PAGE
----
What’s clear is that millions of American Indians died, and most European colonists were content to have them out of the way. That feeling was usually mutual, but Europeans, armed with better weapons and with disease as an ally, prevailed. How they prevailed is a complex story that would play out over centuries.


Lawson had great respect for the traditional medicine of the Indians, which was based on herbal cures and rituals and was often quite effective against illnesses and maladies present before Europeans arrived. Although Indians tried to adapt their system of medicine to new diseases, viruses such as smallpox simply overwhelmed them.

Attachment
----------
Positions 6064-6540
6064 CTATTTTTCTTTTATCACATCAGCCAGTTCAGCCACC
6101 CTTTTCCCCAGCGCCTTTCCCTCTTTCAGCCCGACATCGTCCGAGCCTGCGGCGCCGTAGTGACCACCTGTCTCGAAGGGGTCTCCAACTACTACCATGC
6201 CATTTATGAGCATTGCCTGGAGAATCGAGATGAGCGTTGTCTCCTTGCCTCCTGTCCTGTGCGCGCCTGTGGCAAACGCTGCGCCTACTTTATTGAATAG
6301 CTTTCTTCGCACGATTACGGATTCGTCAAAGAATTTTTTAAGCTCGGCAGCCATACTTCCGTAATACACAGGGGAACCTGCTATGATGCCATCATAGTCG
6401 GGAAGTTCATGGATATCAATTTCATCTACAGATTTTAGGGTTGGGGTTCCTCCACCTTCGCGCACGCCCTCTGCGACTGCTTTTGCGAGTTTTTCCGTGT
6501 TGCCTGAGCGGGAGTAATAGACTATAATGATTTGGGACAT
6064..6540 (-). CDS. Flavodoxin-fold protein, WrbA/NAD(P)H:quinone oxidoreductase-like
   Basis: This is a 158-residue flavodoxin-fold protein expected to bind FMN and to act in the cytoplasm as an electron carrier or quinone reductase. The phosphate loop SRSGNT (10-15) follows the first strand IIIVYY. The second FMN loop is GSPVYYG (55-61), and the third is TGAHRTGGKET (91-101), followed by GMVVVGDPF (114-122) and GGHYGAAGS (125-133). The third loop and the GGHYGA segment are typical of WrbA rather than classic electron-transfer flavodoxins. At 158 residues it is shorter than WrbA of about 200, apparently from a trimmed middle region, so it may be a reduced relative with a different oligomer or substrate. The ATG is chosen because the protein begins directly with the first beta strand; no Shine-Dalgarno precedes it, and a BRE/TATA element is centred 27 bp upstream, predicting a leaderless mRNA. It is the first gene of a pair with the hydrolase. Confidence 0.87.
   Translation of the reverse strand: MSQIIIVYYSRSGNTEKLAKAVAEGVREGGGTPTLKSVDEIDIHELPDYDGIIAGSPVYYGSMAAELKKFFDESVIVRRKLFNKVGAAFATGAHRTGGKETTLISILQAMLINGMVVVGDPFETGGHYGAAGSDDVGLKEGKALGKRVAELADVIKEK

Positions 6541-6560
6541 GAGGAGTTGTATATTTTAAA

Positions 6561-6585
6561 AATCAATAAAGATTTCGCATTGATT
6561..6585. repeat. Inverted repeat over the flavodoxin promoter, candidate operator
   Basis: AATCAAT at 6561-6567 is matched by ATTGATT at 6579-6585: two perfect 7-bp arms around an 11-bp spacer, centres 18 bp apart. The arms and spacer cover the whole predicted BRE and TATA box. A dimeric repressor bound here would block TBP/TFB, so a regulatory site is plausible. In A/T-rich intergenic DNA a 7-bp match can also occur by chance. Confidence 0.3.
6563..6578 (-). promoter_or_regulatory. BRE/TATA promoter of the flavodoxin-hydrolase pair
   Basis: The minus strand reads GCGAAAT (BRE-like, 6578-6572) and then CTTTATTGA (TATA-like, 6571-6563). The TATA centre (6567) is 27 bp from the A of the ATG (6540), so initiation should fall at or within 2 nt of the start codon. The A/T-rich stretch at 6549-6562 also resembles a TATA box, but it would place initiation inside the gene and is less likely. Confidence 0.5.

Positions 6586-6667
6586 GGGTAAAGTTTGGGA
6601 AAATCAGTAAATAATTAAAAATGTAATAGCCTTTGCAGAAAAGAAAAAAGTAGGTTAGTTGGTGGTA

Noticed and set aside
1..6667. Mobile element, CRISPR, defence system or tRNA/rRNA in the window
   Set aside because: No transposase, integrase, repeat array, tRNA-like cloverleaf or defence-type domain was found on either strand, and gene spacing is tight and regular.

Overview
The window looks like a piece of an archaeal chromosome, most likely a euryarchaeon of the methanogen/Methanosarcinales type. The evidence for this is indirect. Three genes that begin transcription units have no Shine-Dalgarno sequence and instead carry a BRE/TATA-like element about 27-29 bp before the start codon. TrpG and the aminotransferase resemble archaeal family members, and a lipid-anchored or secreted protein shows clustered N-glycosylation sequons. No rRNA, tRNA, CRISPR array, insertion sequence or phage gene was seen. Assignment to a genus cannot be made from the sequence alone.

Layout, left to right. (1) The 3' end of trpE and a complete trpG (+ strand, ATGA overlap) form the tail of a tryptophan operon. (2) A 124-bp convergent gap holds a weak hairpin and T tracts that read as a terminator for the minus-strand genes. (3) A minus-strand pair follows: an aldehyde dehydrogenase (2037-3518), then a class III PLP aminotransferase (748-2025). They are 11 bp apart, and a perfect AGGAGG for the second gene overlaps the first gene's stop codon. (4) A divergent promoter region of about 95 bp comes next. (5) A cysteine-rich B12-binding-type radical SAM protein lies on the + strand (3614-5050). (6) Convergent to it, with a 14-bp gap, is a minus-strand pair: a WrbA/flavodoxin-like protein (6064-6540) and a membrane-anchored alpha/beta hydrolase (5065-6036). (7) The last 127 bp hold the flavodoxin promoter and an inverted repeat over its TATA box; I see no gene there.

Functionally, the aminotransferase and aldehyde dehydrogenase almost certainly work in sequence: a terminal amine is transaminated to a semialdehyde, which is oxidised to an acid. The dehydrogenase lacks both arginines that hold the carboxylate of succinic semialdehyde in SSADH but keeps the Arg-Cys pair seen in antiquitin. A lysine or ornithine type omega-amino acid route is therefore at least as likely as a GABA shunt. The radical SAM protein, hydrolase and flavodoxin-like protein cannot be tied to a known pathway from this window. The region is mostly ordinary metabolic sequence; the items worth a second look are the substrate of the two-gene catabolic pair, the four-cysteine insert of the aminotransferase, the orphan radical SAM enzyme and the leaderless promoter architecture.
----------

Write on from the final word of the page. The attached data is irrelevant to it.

Later in this paragraph Lawson expresses his faith that God provides cures for every disease — a belief reflected in a Cherokee story about the origin of disease and medicine. He also expresses his disdain for the “English pretenders” — European doctors who claim to practice superior medicine, but are less successful than their Indian counterparts.